JUDAS PRIEST - Raisins In The East! Page 2
by Martin Popoff
Elsewhere, look for the Accept-like stomp of 'Revolution'. "Yeah, there's just that thundering bass riff, you know? Another definitive, spectacular, riffy Priest moment. The message is about the attitude of Priest, never holding back, always being determined to give you a full-on full roar, a full experience; it's got everything in it."
Things pick up for Deal With The Devil, a track that flares with full headbanged glory. "That's a bit of an autobiography, isn't it?" queries Rob. "You're talking about where Priest came from. It's a bit tongue-in-cheek. Lyrically, I was reflecting on that unfortunate moment in Reno, not trying to lighten the moment or make fun of it, but give an overview of people - in those days, not so much now - how they used to observe metal in a different way. And we were saying, 'Yeah, we made a deal with the devil,' tongue in cheek, of course."
"When we first went out there, it was a really unusual experience for us," says Rob, looking at the band's history with Japan, a history that took them full circle to Budokan. "And it was a totally new experience for the Japanese fans to see something like Priest showing up and playing live. We were one of the first metal bands to go over there, and we were kind of wondering what was going to happen when the lights went down and the drapes went up. And I think, really, you can sense that on Unleashed In The East. Because you hear that kind of ecstatic screaming reaction at the end of every song. But during the performance, I mean, the fans at that point would literally just stand there, or in some cases, just sit there, because they didn't know how to react. They'd just really take every single nuance of the performance in, in a very Japanese way, and then go explosive at the end of every song for a short moment in time, then get ready for the next one. But now, of course, it's just off the hook, you know? Just as mad as everybody else is."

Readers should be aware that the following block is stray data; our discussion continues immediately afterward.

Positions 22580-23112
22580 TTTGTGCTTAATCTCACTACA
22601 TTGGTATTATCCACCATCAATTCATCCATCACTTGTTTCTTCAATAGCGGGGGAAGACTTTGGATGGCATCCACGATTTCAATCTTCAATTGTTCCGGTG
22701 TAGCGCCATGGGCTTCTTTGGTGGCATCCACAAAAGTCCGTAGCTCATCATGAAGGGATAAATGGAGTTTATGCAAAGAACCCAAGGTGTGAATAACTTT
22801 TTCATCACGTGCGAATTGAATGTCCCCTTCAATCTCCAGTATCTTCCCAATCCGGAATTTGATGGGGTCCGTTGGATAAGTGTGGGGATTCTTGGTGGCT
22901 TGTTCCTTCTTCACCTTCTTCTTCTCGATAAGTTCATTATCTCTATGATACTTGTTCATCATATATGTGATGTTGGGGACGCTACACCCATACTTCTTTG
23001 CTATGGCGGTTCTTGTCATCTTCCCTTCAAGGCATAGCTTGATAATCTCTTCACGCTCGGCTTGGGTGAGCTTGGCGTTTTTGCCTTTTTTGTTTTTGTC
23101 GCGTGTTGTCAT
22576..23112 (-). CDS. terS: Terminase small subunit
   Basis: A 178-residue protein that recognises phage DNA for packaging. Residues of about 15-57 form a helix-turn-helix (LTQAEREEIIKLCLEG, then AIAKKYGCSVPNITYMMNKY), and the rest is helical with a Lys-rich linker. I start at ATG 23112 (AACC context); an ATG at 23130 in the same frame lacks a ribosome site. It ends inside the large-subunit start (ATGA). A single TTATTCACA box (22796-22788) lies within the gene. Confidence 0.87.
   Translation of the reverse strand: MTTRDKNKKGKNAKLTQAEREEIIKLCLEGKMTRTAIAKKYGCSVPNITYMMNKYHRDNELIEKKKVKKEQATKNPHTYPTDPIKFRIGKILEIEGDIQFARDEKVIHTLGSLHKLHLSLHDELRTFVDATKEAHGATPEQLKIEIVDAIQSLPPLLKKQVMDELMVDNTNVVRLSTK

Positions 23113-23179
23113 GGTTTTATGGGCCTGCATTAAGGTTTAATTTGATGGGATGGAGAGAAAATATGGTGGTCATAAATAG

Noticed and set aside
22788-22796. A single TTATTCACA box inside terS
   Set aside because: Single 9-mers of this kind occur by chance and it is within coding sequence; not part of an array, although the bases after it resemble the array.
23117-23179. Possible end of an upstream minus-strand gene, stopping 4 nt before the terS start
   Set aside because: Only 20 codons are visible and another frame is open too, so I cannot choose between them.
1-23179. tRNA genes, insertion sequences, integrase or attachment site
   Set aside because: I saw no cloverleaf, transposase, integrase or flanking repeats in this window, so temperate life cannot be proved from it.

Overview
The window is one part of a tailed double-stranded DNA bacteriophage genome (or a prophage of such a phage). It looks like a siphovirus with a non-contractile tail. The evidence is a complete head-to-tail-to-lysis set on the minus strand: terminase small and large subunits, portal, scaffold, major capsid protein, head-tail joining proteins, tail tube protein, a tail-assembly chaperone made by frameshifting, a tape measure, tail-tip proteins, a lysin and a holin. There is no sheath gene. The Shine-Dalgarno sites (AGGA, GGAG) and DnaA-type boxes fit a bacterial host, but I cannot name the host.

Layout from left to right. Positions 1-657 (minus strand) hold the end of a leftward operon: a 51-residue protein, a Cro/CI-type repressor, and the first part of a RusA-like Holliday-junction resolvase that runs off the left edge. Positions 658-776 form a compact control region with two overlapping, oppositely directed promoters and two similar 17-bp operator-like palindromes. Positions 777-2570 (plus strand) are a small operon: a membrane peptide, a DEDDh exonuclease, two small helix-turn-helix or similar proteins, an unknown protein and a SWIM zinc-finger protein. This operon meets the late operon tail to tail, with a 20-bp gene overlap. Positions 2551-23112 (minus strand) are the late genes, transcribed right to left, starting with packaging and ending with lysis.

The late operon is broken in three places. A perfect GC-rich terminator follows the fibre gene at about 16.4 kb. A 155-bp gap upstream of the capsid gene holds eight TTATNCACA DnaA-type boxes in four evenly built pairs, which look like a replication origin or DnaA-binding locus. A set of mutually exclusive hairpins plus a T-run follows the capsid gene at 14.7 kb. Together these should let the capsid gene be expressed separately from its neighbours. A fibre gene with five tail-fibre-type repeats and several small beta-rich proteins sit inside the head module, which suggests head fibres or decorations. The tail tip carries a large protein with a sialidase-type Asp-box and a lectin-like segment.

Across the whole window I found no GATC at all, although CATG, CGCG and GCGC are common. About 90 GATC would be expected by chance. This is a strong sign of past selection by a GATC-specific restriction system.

JUDAS PRIEST - Raisins In The East! Page 3